If Rupert Murdoch goes ahead and cuts his newspapers adrift from the hugely profitable movie and cable-TV business at News Corp, there will be big changes, which will put yet more pressure on journalists and journalism.
The movie studios and global pay-TV empire currently make about 90% of News Corp's US$5 billion annual profit, and their money has been available to fund Rupert's favourite newspapers like The Times in London, the New York Post, and our own national paper The Australian.
If the two parts of the News Corp business are separated into two companies with different shareholders and separate listings, it will be absolutely impossible to continue that cross-subsidy. And the newspapers, which make very little money on aggregate, will have to cut their cloth accordingly.
As Murdoch's biographer Michael Wolff writes in the UK Guardian today, it is unthinkable that there won't have to be some pretty savage cuts as a result, and it is likely that some of the biggest loss-makers will have to be sold off.
Or as one News Ltd source told The Power Index this morning: "There's only one man in the whole world who thinks it's a good idea to run The Times, the New York Post and The Australian at a massive loss, and that's Rupert. If he fell under a bus, do you really think News Corp would still own these papers in two years time?"
Michael Wolff claims that The Times, the New York Post and the Wall Street Journal are all making big losses, and puts the total at US$250 million between them. Closer to home, The Australian has hardly ever made a profit in its 48-year life, and would have to undergo radical surgery if it were to pay its way. Kim Williams is on record as saying it needs to do that, so it was already facing cuts, but they will become more urgent.
So did Williams know this split was coming? It seems not. The word in Holt Street is he was summoned to New York over the weekend by Rupert. And the hacks are speculating that he was called there to be given the news.
We'd love to be a fly on the wall in that conversation. How disappointed would Williams be, having crafted his big restructure, to be told he'll have to go back to the drawing board.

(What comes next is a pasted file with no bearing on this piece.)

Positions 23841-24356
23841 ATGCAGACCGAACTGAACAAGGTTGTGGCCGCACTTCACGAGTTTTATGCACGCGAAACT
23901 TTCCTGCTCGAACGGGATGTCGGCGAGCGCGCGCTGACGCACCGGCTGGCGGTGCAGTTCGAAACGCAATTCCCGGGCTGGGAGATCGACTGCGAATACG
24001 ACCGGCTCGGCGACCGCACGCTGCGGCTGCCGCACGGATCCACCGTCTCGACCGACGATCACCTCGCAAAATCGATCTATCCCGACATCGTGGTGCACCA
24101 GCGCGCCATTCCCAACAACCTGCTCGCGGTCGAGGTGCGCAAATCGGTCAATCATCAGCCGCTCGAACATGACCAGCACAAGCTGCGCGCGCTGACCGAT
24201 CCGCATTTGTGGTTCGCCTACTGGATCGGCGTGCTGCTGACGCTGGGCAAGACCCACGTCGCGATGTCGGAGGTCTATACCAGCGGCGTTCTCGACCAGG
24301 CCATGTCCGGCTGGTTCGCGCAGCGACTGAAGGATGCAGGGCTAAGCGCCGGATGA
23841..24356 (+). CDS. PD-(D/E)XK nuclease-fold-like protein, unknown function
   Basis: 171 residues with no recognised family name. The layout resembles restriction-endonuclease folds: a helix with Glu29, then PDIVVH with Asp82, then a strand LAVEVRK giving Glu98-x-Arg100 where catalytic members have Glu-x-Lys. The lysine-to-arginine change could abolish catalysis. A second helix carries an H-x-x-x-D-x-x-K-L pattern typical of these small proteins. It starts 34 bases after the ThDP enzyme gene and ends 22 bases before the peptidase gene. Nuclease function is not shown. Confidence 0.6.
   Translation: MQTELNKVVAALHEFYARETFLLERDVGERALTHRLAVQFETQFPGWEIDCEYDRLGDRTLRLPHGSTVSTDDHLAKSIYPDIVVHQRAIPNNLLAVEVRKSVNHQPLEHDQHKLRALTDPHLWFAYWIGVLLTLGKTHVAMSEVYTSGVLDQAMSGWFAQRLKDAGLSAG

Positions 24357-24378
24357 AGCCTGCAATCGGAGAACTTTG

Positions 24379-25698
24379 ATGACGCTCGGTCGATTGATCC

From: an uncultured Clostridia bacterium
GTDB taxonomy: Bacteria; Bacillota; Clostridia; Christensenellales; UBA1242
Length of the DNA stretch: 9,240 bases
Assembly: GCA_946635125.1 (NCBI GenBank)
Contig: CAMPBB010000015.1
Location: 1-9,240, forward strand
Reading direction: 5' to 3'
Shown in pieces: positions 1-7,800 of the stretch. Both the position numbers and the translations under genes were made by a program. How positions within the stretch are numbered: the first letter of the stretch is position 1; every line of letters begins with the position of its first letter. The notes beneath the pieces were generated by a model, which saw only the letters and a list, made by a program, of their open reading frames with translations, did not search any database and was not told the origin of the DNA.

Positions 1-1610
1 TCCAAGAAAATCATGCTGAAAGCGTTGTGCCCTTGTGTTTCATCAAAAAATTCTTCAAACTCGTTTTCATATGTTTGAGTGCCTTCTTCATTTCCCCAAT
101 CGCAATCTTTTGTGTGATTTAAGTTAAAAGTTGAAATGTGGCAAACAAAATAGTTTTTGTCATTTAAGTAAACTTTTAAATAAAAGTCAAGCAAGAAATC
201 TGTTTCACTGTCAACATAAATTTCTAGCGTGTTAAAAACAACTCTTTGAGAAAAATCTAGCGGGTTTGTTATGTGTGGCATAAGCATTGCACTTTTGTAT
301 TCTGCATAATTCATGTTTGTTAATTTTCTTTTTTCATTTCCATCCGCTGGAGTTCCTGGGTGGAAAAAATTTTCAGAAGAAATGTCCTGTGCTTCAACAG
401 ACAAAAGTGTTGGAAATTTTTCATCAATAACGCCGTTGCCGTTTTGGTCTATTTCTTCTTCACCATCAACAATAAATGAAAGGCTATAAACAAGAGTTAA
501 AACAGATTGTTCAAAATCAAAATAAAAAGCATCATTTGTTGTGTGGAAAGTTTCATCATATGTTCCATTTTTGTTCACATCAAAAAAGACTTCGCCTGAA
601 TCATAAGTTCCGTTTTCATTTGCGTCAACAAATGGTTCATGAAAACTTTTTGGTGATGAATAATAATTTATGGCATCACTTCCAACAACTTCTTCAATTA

On the other hand, if Williams knew this was in the wind, it might explain why he was so reluctant to put a number on the jobs that could go when News Ltd, like Fairfax, moves to an 18hr-a-day newsroom, digital-first newsroom.
But either way, those numbers are likely to look a lot larger than they did a week ago.
Worldwide, News Corp's publishing division, which includes books and newspapers, does still make an annual profit of about US$500 to $US600 million, so it's not exactly on its uppers, but profits are heading down, as you would expect, and the now defunct News of the World was a big contributor.
So if these are the consequences for the business he loves, why on earth is Rupert Murdoch doing this? Two reasons are offered. First is that it may give News a better chance of dodging a bullet from the British media regulator, Ofcom, which is about to rule on whether News and the Murdochs are "fit and proper" persons to run BSkyB (most experts suggest it won't work).
Second is that Rupert has been forced into it by pressure from shareholders and his executives at News Corp in America, who have long wanted him to cut the papers adrift.
Certainly, the News Corp share price has risen on the news, adding about 9% at one point. But whatever the reasons, it looks like a defeat for the old tycoon. And it looks like being another bad day for journalists and journalism.
However, we do know of someone who might like to buy The Australian. Lachlan Murdoch knows her too. In fact, she's one of his fellow shareholders and directors at Network Ten. Yes, Gina Rinehart. Come on madam, now is your chance.